Watch: Sarah Kirkland Snider Releases "Gloria" Video from 'Mass for the Endangered'

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Submitted by nonesuch on Tue, 06/29/2021 - 06:30
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Composer Sarah Kirkland Snider has shared a video for "Gloria" from her album Mass for the Endangered. The video by CandyStations, aka Deborah Johnson—the fifth video in the series for the album from Johnson—can be seen here; a special interactive version, made with Louise Lessél, is also available.

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Composer Sarah Kirkland Snider has shared a video for "Gloria" from her album Mass for the Endangered, released to critical acclaim on New Amsterdam and Nonesuch Records in 2020. The video by CandyStations, aka Deborah Johnson, which I Care If You Listen called "stunning," can be seen below, and a special interactive version, made with Louise Lessél, is available on Snider's website.

Of the meaning behind "Gloria," Snider says: "In most traditional settings of the Catholic Mass, the Gloria movement is grand and celebratory, a salute to the Lord Jesus and His Glory. But when I read the translation of the Latin and imagined endangered wildlife in the place of God and/or Jesus, the text actually struck me as tender and wistful—particularly its repetition of 'you alone,' which took on new meaning in the context of species extinction. Instead of, 'For you alone are the Holy One, you alone are the Lord, you alone are the Most High,' I imagined, 'You alone are the Bengal tiger, You alone are the polar bear, You alone are the red wolf.' In other words, each species is unique and irreplaceable. I thought about the relationship between Mother and Child, the cycle of nurturing that keeps the species alive, as well as that between Mother Earth and each living creature. Imagining the text this way led me to see the entire movement as an expression of deep affection for all wildlife, and gratitude to the Earth for its nurture and sustenance."

Sarah Kirkland Snider Gloria interactive video

Regarding the video and interactive piece, Johnson says: "I wanted to bring audio responsiveness, a technique I often use in live performance, to a movement for Mass. The prolific use of the harp in 'Gloria' felt like the right moment for it—the singular, plaintive notes conjured a similarly emotive visual instrument. 'Gloria' is a meditation on the singular beings of our threatened, endangered animals and their protective mamas—that of species and Mother Earth. I chose to focus on endangered animals' ancestors for both pieces, imagining a luminous journey through space and time. But time is a fire for all beings. Eclipsed from existence, they are preserved and memorialized in crystallized earth, glorified by Gaia. The interactive piece explores human intervention and excavation, revealing evidence of one's influence, a poetic and dynamic sister to the official video."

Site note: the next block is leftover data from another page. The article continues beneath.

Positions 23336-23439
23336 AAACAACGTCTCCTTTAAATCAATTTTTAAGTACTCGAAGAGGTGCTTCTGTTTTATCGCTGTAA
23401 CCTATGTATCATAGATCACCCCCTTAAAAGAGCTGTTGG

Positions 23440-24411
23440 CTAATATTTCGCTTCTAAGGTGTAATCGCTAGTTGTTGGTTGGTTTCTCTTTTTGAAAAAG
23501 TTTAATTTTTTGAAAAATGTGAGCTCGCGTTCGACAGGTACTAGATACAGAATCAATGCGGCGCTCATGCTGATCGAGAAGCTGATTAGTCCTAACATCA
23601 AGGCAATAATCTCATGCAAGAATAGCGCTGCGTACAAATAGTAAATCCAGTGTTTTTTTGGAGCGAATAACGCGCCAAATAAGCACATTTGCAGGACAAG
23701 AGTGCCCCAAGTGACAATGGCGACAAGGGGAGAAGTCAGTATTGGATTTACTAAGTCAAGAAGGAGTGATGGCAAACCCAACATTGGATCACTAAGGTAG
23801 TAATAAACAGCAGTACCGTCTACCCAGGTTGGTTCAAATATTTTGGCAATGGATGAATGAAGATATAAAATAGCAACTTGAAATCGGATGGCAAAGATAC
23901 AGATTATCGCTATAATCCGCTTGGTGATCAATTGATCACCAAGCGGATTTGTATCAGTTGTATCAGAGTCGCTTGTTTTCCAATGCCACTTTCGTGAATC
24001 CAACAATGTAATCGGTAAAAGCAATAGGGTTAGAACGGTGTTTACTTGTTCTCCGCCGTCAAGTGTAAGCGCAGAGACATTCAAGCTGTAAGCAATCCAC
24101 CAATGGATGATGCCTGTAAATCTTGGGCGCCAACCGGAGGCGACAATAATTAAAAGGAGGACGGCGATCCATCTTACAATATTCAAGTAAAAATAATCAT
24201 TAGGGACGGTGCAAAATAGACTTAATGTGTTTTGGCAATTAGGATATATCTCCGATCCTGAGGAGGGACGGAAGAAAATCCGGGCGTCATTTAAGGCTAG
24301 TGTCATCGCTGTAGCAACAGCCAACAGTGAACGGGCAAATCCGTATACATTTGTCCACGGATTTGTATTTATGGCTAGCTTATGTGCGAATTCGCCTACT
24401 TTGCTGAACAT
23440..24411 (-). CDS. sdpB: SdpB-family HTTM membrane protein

Sarah Kirkland Snider Gloria interactive video

On the interactive version of the video, sacred creatures emerge and erode through a mouse and audio-responsive mosaic that evokes Byzantine patterns, stained glass motifs, and ancient rock formations. Users can click and drag to alter the rocky facets, simultaneously revealing and eroding the underlying animal forms. As the music fades, a final, ghostly image reveals all the marks made.

This is the fifth video in the series for the album from Johnson, following "Credo," "Alleluia," "Kyrie," and "Sanctus/Benedictus."

Mass for the Endangered, with a libretto by poet/writer Nathaniel Bellows, is a celebration of, and an elegy for, the natural world—animals, plants, insects, the planet itself—an appeal for greater awareness, urgency, and action. Originally commissioned by Trinity Church Wall Street, the recording features the English vocal ensemble Gallicantus conducted by Gabriel Crouch. The New Yorker says it "proclaims Snider's technical command and unerring knack for breahttaking beauty." NPR says: "Through her smart and resplendent exploration of age-old musical formals, Snider's eco-inspired Mass for the Endangered is a blast from the past that resonates profoundly in the present."

Deborah Johnson, who has previously worked with artists like Sufjan Stevens, eighth blackbird, Bryce Dessner, Nico Muhly, Bang On A Can, and Wilco, presents a unified and distinctive vision to accompany the music of Snider’s Mass: the full six videos are viewed as a ‘Cathedral of the Cosmos,’ honoring and receiving the animal and plant species that no longer find life on Earth sustainable. The videos draw from architectural elements of cathedrals, and grow in complexity with each video.

“One of my favorite aspects of this collaboration has been learning about Deborah’s creative process and getting to peek behind-the-scenes at how she makes her art. I was really struck by the thoughtfulness and sensitivity with which her animations inhabit the architecture and pacing of the score,” Snider writes in an essay for the Nonesuch Journal on working with Johnson. “Working with Deborah on Mass for the Endangered has been one of the more satisfying and enriching collaborations I’ve experienced. I love that I don’t know what’s next to come in this poetic, layered, phantasmagorical story she’s creating, and I can’t wait to see how it expands and deepens my understanding of the music.”